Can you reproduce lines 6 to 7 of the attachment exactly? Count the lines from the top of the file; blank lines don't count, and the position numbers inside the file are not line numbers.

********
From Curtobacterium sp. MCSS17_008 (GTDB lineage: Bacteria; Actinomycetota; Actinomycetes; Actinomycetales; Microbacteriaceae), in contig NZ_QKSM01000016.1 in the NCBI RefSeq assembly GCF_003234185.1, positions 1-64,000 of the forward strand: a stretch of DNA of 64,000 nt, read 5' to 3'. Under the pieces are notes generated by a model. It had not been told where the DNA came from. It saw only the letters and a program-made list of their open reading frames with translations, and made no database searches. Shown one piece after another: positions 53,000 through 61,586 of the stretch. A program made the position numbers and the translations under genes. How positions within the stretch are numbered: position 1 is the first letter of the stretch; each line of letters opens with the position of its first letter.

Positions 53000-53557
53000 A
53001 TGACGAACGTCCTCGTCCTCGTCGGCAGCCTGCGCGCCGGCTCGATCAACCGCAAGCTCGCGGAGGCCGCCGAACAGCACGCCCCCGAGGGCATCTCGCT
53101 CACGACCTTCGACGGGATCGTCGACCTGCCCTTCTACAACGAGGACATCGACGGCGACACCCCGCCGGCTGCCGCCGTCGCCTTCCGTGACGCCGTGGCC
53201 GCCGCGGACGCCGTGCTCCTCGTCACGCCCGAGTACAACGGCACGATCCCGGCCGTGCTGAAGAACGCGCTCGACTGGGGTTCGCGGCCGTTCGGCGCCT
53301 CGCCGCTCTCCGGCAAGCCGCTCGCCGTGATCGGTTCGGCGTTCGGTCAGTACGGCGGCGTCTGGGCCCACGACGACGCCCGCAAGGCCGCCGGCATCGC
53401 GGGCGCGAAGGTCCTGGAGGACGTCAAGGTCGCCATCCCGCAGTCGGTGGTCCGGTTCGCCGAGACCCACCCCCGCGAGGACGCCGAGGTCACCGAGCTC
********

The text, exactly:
53201 GCCGCGGACGCCGTGCTCCTCGTCACGCCCGAGTACAACGGCACGATCCCGGCCGTGCTGAAGAACGCGCTCGACTGGGGTTCGCGGCCGTTCGGCGCCT
53301 CGCCGCTCTCCGGCAAGCCGCTCGCCGTGATCGGTTCGGCGTTCGGTCAGTACGGCGGCGTCTGGGCCCACGACGACGCCCGCAAGGCCGCCGGCATCGC